CNO Essay Contest: How Do You Think History Can Help Us Today?

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SAN DIEGO (Feb. 5, 2014) Information Systems Technician Seaman Apprentice Keenan Walker studies history class notes during his off-time aboard the amphibious assault ship USS Boxer (LHD 4). The study of naval history and its relevance to the modern Navy is the subject of the CNO's Naval History Essay Contest outlined in NAVADMIN 024/17. The essay is open to professional and amateur historians including all uniformed and civilian Sea Service personnel. (U.S. Navy photo Veronica Mammina/Released)
SAN DIEGO (Feb. 5, 2014) Information Systems Technician Seaman Apprentice Keenan Walker studies history class notes during his off-time aboard the amphibious assault ship USS Boxer (LHD 4). The study of naval history and its relevance to the modern Navy is the subject of the CNO's Naval History Essay Contest outlined in NAVADMIN 024/17. The essay is open to professional and amateur historians including all uniformed and civilian Sea Service personnel. (U.S. Navy photo Veronica Mammina/Released)

CNO Essay Contest: How Do You Think History Can Help Us Today?

by: Mass Communication Specialist 1st Class Eric Lockwood, Naval History and Heritage Command | .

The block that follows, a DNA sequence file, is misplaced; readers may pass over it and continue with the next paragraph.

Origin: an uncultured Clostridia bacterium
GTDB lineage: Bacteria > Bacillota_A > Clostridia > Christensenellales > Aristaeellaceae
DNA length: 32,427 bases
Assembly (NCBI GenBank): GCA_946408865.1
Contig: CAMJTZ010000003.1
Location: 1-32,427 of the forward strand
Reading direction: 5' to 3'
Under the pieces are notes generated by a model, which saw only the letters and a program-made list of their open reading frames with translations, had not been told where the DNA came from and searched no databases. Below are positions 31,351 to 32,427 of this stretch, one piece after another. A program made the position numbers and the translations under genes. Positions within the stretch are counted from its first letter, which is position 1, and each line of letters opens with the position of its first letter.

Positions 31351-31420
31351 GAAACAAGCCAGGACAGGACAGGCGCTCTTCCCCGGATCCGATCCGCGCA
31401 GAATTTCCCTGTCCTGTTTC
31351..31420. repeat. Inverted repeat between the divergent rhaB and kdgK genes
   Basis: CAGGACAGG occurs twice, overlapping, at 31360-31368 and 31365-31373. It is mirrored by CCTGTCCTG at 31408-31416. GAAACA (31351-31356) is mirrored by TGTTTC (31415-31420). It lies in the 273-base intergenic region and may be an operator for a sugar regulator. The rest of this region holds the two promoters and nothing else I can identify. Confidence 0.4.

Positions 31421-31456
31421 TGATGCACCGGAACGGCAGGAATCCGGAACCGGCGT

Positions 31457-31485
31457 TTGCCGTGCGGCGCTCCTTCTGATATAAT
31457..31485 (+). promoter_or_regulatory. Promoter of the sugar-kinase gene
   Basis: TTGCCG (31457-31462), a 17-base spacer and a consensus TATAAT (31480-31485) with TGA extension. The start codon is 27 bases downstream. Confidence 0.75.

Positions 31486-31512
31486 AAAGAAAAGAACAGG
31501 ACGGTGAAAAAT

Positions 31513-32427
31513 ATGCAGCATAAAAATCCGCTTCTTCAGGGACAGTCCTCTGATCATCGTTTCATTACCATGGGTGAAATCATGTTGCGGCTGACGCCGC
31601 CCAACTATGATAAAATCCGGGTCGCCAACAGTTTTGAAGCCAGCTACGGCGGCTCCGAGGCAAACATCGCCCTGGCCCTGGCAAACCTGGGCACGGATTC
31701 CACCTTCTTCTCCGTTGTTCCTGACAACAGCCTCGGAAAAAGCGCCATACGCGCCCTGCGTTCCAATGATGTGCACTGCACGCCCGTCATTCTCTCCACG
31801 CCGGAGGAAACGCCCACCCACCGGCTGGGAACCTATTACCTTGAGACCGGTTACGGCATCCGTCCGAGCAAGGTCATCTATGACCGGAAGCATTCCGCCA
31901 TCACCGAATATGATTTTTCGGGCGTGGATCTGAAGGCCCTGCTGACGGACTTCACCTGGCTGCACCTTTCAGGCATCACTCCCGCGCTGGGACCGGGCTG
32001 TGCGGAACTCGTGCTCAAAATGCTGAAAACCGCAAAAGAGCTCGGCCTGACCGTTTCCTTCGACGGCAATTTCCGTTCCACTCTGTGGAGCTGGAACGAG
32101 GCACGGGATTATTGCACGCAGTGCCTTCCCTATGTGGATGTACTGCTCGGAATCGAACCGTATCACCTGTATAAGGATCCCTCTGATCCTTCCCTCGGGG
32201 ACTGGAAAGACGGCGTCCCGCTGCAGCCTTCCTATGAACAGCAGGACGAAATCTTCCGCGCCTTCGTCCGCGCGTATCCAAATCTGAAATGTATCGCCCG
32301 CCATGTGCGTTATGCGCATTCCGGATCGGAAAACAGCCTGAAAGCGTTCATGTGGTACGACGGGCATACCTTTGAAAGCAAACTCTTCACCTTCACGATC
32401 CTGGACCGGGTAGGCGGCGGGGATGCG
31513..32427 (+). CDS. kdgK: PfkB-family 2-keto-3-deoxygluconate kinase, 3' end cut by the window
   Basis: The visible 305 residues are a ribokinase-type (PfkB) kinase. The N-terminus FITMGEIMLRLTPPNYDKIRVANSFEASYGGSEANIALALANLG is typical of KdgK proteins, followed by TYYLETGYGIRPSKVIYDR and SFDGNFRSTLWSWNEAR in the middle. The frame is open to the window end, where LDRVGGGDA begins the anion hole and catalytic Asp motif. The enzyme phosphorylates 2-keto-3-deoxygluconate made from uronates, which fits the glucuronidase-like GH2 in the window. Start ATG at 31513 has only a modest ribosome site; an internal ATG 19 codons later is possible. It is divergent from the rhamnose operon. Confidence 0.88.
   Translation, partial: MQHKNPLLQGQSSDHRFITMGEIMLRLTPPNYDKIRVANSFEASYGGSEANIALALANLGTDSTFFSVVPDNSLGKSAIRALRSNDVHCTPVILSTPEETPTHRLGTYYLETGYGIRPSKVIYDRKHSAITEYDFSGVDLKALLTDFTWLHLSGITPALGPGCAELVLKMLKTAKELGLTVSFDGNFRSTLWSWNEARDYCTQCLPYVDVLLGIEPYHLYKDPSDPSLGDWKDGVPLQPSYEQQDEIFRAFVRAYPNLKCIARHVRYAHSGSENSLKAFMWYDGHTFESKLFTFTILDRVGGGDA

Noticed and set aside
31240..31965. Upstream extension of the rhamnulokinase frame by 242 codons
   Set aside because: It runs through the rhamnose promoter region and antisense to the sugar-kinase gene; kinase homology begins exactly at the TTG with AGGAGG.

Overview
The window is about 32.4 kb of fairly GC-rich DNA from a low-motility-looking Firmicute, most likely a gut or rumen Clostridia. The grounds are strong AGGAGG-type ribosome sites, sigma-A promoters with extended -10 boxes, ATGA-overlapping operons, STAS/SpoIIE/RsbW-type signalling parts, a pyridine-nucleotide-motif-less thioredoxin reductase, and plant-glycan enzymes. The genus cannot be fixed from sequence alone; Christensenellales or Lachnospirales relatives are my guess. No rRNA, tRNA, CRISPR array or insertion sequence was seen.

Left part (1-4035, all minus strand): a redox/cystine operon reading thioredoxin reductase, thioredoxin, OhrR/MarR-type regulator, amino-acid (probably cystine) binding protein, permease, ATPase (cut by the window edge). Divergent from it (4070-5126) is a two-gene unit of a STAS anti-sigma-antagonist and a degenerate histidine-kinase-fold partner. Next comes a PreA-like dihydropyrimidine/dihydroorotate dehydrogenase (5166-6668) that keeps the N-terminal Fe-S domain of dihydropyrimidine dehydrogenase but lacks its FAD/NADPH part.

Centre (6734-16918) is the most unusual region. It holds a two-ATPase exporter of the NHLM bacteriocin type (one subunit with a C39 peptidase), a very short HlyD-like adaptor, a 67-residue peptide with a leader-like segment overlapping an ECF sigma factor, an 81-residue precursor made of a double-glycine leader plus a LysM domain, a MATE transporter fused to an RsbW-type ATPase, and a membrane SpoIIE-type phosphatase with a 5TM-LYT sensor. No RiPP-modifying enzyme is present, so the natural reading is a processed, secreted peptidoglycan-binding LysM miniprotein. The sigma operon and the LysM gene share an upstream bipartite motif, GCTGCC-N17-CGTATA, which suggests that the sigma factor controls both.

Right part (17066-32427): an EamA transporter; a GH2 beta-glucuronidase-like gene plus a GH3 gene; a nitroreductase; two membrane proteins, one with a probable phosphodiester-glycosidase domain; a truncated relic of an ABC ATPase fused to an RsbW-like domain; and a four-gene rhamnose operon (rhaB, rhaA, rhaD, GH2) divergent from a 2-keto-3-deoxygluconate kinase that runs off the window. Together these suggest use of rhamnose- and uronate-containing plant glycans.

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published: March 03, 2017

WASHINGTON (NNS) -- "How can history inform our maritime strategy today?" Your answer to that question may be the basis for an entry in the Chief of Naval Operations 2017 Naval History Essay Contest, recently announced in NAVADMIN 024/17.

According to the message, CNO Adm. John Richardson directed the contest to further understanding of how lessons from history inform the Navy's way ahead.

It should inspire "insight and dialog from across the widest spectrum of academic, operational, military and civilian personnel both from within the Naval Services and those with a sincere interest in the history of the Navy, Marine Corps, and Coast Guard."

History's impact on the modern age can be a pretty broad question, so essay entries should be able to cut across an enormous array of answers. Maybe Capt. John Paul Jones or Adm. Chester Nimitz's leadership is inspirational as a model when discharging duties; or perhaps the successful effort, in the face of overwhelming odds, of the crew of guided-missile frigate USS Samuel B. Roberts (FFG 58) in saving their ship after it struck a mine is emboldening to hone damage control abilities.

But entrants don't have to write about specific subjects like those. One can also think more strategically, such as how the Navy has projected power differently across time. Unintended consequences are also fair game. If it has to do with history, today and the sea services -- write about it!

"We're looking for subjects that study the history of the U.S. Navy, for sure, [as well as] any other historical, maritime history that relates to our maritime strategy," said Cmdr. Ryan Ahler, Naval History and Heritage Command's (NHHC) assistant director for the Director's Action Group. "I think this is a really good opportunity for us to take a look at the long history of lessons learned and apply them to the present and how we maintain maritime superiority."